I've been following the progress of this for years, it is somewhat unrelated (antiviral, but continue reading) but what makes it interesting is how it targets and kills viruses.
One of the things that makes DRACO interesting is that the drug is a broad spectrum drug; basically, this works against many viruses and from what I have heard, they haven't found one that it hasn't worked against yet. If you take a look at the link above you can find a very interesting list of viruses that it "cures" (see below for why I said it in this way).
DRACO is selective for virus-infected cells. Differentiation between infected and healthy cells is made primarily via the length and type of RNA transcription helices present within the cell. Most viruses produce long dsRNA helices during transcription and replication. In contrast, uninfected mammalian cells generally produce dsRNA helices of fewer than 24 base pairs during transcription. Cell death is effected via one of the last steps in the apoptosis pathway in which complexes containing intracellular apoptosis signaling molecules simultaneously bind multiple procaspases. The procaspases transactivate via cleavage, activate additional caspases in the cascade, and cleave a variety of cellular proteins, thereby killing the cell.
Basically, what this drug does is it can find a virus cell, differentiate it with a normal cell, and tell it to commit suicide (apoptosis); in essence, a cure for the virus (think antibiotics but even better). Common colds, the flu, just about everything can be cured and not only that, once you take it one time, you may become immune to viruses going forward.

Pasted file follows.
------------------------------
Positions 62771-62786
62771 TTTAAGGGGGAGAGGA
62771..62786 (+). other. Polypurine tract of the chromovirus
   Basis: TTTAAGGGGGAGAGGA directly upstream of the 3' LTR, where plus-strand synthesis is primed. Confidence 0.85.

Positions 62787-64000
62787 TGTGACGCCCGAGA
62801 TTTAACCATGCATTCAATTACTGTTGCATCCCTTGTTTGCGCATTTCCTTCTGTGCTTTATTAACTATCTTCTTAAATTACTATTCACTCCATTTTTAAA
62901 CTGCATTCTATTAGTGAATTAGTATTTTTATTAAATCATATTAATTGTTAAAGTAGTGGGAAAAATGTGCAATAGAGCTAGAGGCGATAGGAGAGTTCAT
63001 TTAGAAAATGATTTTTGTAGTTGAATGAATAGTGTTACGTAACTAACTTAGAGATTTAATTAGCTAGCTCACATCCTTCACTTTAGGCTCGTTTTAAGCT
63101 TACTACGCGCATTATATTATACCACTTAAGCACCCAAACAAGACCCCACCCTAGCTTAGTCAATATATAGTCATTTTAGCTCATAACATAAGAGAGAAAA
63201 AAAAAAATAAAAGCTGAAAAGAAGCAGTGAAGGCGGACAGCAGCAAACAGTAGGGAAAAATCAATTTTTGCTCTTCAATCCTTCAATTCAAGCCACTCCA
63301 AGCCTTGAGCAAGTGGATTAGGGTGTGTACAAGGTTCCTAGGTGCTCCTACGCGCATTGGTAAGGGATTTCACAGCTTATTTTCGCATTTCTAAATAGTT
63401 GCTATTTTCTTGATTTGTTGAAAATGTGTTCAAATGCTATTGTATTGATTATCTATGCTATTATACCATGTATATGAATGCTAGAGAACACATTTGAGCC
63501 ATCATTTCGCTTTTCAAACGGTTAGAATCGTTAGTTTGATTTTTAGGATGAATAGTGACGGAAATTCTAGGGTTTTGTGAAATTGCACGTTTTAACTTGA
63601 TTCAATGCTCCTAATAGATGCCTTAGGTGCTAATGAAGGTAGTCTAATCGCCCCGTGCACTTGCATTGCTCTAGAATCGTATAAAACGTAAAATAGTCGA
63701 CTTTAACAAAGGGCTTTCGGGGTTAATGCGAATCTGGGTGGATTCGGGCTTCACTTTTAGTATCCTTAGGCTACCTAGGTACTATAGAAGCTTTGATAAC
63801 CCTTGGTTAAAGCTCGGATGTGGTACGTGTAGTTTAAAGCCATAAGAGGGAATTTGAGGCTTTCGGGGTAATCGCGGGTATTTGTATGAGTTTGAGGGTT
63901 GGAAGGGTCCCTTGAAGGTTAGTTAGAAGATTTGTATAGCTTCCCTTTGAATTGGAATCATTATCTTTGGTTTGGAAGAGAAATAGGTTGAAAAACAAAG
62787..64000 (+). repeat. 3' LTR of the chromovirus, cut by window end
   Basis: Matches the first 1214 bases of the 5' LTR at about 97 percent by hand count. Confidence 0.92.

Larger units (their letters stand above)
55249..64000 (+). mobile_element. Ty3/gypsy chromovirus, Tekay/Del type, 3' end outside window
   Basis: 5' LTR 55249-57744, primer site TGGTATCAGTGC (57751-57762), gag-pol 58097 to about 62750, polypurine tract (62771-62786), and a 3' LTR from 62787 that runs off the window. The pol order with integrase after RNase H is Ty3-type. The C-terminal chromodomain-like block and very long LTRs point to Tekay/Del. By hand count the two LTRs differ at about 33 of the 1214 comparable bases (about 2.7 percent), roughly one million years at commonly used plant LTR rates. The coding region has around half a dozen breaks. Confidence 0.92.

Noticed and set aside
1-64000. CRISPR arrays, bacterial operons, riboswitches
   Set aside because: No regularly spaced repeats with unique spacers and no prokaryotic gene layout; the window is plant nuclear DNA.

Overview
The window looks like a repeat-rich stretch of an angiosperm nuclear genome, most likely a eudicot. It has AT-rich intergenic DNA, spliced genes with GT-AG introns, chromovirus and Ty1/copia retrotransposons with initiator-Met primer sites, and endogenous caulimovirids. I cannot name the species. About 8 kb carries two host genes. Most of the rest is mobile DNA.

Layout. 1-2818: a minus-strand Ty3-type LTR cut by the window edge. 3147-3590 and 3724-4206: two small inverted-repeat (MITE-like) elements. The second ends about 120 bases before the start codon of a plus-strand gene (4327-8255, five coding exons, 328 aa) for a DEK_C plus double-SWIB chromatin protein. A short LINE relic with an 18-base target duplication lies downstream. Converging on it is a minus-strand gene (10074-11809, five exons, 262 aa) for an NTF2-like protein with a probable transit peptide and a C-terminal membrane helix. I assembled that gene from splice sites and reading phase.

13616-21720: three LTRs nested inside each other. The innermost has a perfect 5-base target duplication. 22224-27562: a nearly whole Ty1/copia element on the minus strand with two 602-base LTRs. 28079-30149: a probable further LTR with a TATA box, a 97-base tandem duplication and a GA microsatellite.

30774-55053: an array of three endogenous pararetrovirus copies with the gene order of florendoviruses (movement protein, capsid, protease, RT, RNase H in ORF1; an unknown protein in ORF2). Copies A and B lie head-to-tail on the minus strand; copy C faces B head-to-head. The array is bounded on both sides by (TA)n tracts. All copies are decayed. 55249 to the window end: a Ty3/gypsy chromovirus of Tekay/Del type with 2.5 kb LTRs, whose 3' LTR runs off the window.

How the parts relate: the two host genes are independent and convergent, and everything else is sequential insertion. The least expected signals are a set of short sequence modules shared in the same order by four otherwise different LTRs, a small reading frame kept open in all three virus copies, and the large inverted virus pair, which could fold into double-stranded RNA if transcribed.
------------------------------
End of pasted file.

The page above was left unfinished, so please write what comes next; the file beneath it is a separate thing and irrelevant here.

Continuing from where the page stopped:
Quite possibly one of the most exciting drugs I have ever heard of and I've been following it since 2013 (years before my cancer diagnosis which was 3 months ago). The question is, could a drug like this eventually cure cancer? If you can develop a broad spectrum antiviral drug, why not a broad spectrum cancer drug that tells cancer cells to commit suicide (apoptosis)? I'm by no means a Biologist (hated life sciences, love physics) or a molecular biologist (not even close) so just throwing this out there to see what others think.
The truly sad part is that the doctor that discovered this, has had trouble finding funding:
Apparently, it is much more profitable to treat a disease (or virus) than it is to cure one.
Anyways, I don't work for the group, have no affiliation what-so-ever and not asking anyone to donate to them (anyone that knows me closely knows a lot about this!) but if you can, just visit the Facebook page, like it (if you do) and spread the word of mouth, perhaps someday we can cure the virus (and hopefully, cancer also).